Penn Community Health Worker Project Gets $1.9 Million PCORI Grant

Penn Community Health Worker Project Gets $1.9 Million PCORI Grant

Widely Publicized Project Gets Three-Year Grant

The University of Pennsylvania's widely publicized community health worker (CHW) research project has been awarded a $1.9 million, three-year grant from the federal Patient-Centered Outcomes Research Institute (PCORI) for a study of treatment support strategies for low-income chronically ill patients.

Meanwhile, the same Penn CHW program is the subject of a long New York Times article that frames it as a model with national promise in this new era of health reform.

Judith Long and Shreya Kangovi
LDI Senior Fellows Judith Long, MD, and Shreya Kangovi, MD, run the Penn Community Health Workers research project that has received a PCORI grant.

The primary investigators on the project are LDI Senior Fellows Judith Long and Shreya Kangovi. Long, MD, is an Associate Professor of Medicine at Penn's Perelman School of Medicine and a staff physician at the Philadelphia Veterans Administration Medical Center; Kangovi, MD, is Director of the Penn Center for Community Health Workers and an Assistant Professor of Medicine at Perelman.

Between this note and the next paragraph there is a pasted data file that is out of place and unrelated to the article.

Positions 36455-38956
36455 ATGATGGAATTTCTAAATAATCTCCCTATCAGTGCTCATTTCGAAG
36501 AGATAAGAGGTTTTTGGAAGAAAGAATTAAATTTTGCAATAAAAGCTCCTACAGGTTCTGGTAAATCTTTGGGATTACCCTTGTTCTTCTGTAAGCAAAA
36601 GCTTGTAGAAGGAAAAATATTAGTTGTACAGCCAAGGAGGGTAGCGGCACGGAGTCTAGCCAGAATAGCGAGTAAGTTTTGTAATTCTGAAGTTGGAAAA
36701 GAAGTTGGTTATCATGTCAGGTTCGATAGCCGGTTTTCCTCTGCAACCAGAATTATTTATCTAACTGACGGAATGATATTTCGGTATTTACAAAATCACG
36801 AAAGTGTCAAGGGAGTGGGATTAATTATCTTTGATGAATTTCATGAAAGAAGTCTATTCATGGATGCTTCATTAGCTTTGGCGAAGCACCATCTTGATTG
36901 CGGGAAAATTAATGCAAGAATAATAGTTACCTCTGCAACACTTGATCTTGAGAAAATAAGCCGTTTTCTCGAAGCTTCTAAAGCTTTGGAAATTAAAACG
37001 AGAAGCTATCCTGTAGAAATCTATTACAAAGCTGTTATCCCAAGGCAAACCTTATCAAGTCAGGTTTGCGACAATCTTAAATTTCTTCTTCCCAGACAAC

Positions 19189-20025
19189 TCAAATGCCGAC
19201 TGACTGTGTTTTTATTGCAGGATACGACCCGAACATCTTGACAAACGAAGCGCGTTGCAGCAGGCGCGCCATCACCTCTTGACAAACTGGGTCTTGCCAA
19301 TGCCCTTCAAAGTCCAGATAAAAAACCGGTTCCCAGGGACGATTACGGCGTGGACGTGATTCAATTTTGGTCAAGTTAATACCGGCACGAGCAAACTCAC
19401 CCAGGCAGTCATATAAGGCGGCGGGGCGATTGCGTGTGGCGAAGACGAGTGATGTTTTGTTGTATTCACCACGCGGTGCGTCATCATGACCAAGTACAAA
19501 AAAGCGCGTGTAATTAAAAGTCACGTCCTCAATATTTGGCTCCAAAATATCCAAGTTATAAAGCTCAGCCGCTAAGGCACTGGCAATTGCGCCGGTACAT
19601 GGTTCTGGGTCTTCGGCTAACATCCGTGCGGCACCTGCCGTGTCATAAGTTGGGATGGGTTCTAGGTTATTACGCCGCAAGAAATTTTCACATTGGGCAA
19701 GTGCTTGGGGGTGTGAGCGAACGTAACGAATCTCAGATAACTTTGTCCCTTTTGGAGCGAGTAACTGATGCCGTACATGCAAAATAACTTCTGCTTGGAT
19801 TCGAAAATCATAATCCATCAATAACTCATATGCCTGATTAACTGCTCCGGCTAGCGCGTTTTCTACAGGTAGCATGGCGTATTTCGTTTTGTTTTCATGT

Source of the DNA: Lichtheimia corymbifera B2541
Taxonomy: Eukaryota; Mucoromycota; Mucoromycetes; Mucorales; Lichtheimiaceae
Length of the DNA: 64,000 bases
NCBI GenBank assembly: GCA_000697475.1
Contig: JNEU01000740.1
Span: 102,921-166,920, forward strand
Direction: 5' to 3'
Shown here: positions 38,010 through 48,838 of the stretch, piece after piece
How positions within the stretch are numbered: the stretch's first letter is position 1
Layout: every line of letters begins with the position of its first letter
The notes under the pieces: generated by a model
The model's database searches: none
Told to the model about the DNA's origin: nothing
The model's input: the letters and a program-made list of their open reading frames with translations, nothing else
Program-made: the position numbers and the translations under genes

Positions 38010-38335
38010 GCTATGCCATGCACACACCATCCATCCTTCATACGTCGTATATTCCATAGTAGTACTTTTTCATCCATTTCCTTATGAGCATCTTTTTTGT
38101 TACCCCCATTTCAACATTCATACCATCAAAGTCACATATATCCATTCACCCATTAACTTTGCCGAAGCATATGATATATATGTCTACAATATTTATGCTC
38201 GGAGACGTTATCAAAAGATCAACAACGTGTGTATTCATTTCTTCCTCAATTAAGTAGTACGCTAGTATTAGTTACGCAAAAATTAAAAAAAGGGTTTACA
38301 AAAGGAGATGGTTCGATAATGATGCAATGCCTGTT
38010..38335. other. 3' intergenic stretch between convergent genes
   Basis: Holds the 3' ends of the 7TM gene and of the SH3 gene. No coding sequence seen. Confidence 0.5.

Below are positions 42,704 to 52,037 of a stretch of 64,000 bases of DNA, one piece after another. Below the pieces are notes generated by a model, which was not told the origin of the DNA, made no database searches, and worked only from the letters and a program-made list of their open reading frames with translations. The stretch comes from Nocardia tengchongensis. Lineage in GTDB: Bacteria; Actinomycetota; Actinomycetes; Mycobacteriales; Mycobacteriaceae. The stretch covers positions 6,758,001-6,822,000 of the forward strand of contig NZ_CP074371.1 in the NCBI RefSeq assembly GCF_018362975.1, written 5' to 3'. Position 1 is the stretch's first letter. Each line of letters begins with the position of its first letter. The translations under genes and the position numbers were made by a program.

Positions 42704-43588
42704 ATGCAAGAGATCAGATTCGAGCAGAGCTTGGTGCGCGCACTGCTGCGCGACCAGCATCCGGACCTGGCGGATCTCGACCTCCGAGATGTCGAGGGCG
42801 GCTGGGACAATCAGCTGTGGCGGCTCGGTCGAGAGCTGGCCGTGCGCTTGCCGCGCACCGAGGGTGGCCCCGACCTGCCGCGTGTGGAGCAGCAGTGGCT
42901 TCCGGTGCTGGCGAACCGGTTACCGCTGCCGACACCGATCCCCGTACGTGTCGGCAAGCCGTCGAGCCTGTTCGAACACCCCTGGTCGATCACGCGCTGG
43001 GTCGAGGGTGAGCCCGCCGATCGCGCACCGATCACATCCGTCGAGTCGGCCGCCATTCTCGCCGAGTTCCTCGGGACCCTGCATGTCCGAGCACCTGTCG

Comparative effectiveness research
The award is one of 33 new patient-centered comparative clinical effectiveness research projects announced by PCORI this week. The new round of $54.8 million in funding supports a broad range of investigations focused on the improvement of outcomes for people who have a broad range of diseases and multiple chronic conditions.

Created as part of the Affordable Care Act, PCORI is a private, non-profit organization sponsored by the government and charged with exploring the effectiveness of various medical procedures, therapies and clinical management strategies.

Team's past studies
Long and Kangovi's past studies have focused on chronically ill patients from low socioeconomic status (SES) communities that are at high risk of poor outcomes. Most recently, the team has been studying how to most effectively use community health workers as part of a academic-health system team to support patients in meeting their chronic disease management goals.

The PCORI funded project will continue these studies with 444 patients from low-income communities who have two or more of conditions including diabetes, high blood pressure, obesity, or are smokers with asthma or emphysema.